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Working from home can feel exhausting, especially when our daily step count has plummeted since leaving our workplace. This is when stretching can come in handy. It’s easy, free, only takes a few minutes – and is highly beneficial. Stretching can [1]:

  • Help reduce fatigue by promoting circulation and getting the blood pumping oxygen and nutrients to our muscles
  • Help our posture by getting our muscles moving before they become stiff and tight from sitting in one place, allowing the muscles to function more efficiently
  • Help manage musculoskeletal aches and pains – including lower back, neck and shoulder discomfort
  • Help manage musculoskeletal injuries associated with repetitive activities like carpal tunnel, tennis elbow and “blackberry thumb”
  • Help reduce stress
  • Help improve concentration by encouraging regular breaks and changes of position

We’ve put together five simple yet effective stretches for your back and lower limbs that you can do at home with no additional equipment.

 

1. Quad Stretch

Your quads (quadriceps) are the group of four muscles at the front of your thigh. They are large, powerful muscles that are responsible for straightening the leg and flexing the hip. The quads are very active in tasks such as sprinting, climbing stairs, cycling, squats and lunges.

 

To stretch the quads

  1. Using the back of your desk or chair for support, stand on your right leg, one knee touching the other. 
  2. Take your left heel towards your bottom and use your left hand to hold your foot. 
  3. Make sure you keep standing tall and your pelvis is facing the front. 
  4. You should feel a gentle stretch in your quads (i.e., in the front of your left thigh).
  5. Hold the stretch for 30 seconds, then swap sides. Repeat twice.

 

2. Hamstring Stretch

At the back of the thigh, a group of three muscles known as the hamstrings are responsible for bending and stabilising the knee. The hamstrings are used extensively when running, walking and jumping. Prolonged periods of sitting can increase hamstring tightness.  

 

To stretch the hamstrings

  1. Stand with your right leg slightly in front of the left.
  2. Bend forward from your waist, keeping your back straight.
  3. Keeping your right knee slightly bent, point your right toes to the sky.
  4. You should feel a gentle stretch in the back of your thigh.
  5. Hold this for 30 seconds, ensuring that the stretching feeling reduces over time, and repeat twice.

 

3. Calf Stretch

At the back of the shins, your calves contain two muscles which start above the knee and form the Achilles tendon at the bottom, connecting the heel and foot to the lower leg. The calf muscles are particularly important for stability, as well as assisting with general leg movement and deceleration.

 

To stretch the calves

  1. Stand facing a wall, approximately 1m back, with one leg in front of the other.
  2. With both feet flat on the floor, lean forward toward the wall, slightly bending the front knee and keeping the back leg straight.
  3. You should feel the stretch in the back leg at the calf muscles. If you don’t, step further back from the wall, and repeat.
  4. Hold the stretch for 30 seconds. Swap sides and repeat twice.

 

4. Back Stretch

Long hours working at a computer can lead to poor posture and a sore back, particularly if your home office set up isn’t as well set up as it should be. If your back is feeling sore, try loosening the muscles in the spine with this stretch.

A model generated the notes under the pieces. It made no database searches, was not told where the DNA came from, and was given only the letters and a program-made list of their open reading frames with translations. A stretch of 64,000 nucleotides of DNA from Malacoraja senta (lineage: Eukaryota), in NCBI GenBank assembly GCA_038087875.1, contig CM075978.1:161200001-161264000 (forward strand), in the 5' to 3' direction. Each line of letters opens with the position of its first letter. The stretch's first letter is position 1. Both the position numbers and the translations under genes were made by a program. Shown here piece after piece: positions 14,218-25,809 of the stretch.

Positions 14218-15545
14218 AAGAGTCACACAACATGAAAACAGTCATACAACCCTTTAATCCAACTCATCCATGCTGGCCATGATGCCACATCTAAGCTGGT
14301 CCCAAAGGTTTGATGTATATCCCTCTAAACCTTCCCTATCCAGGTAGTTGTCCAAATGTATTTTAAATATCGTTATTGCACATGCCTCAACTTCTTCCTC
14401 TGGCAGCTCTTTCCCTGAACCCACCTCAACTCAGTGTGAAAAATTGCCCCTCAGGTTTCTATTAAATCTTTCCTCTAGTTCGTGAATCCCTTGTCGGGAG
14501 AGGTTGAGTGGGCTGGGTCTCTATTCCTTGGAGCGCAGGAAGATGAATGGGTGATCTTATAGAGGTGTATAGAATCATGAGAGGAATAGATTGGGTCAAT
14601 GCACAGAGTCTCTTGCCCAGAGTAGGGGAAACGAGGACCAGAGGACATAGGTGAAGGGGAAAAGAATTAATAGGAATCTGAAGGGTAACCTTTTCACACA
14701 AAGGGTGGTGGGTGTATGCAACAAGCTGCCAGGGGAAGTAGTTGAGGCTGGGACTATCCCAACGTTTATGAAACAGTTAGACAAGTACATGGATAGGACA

Back rotation stretch

  1. Clear a space on the floor so nothing is within arms reach. If you have a yoga or workout mat, you can use this for added comfort.
  2. Lie flat on your back with legs extended straight and arms outstretched at your sides.
  3. Raise your left knee straight upwards and then rotate that knee across the body to the floor on the right side. You can use your right hand to gently assist if required.
  4. Your left arm should be extended to the left side for balance, keeping your upper body flat on your back and letting your spine rotate gently. 
  5. Hold the stretch for 30 seconds. Swap sides and repeat twice.

 

5. Shoulder Stretch

Often forgotten about, tension in the shoulders from working all day at a desk or generally poor posture can lead to pressure and tightness in the neck and upper back. Try these simple stretches to relieve some of the stiffness you may have.

 

Shoulder stretches

  1. Standing up straight, move your shoulders in a circular motion – up, forwards and downwards. Keep the motion slow and smooth, go forwards 15 times and then the same backwards.
  2. Standing side-on next to a wall (as close as you can without touching), make big circles with your arm nearest the wall. Do this 15 times forwards, then 15 times backwards. Face the other direction to change sides.
  3. Grab a pillow for your head and lie on your side, on the floor, with your knees bent in front of you.
  4. Extend both arms straight out at 90 degrees from your chest, palms together as if you are clapping.
  5. Keeping your hips and lower body still, lift your top arm up and over the body to the other side as far as it will go. Your head, neck and chest should follow this motion but the lower body should remain still.
  6. Hold for 2 seconds at the extreme and then return slowly to the start position. Repeat 15 times and then change sides.

 

Remember: while you should feel a gentle increase in tension when doing these stretches, you should not feel any pain. If you do start experiencing pain in the feet or legs, come in and see our experienced podiatry team. You can book online here or call us on 1800 FOOTDR

 

[1] – https://www.bizjournals.com/baltimore/feature/workplace_health_wellness/2012/04/the-importance-of-stretching-in-the.html

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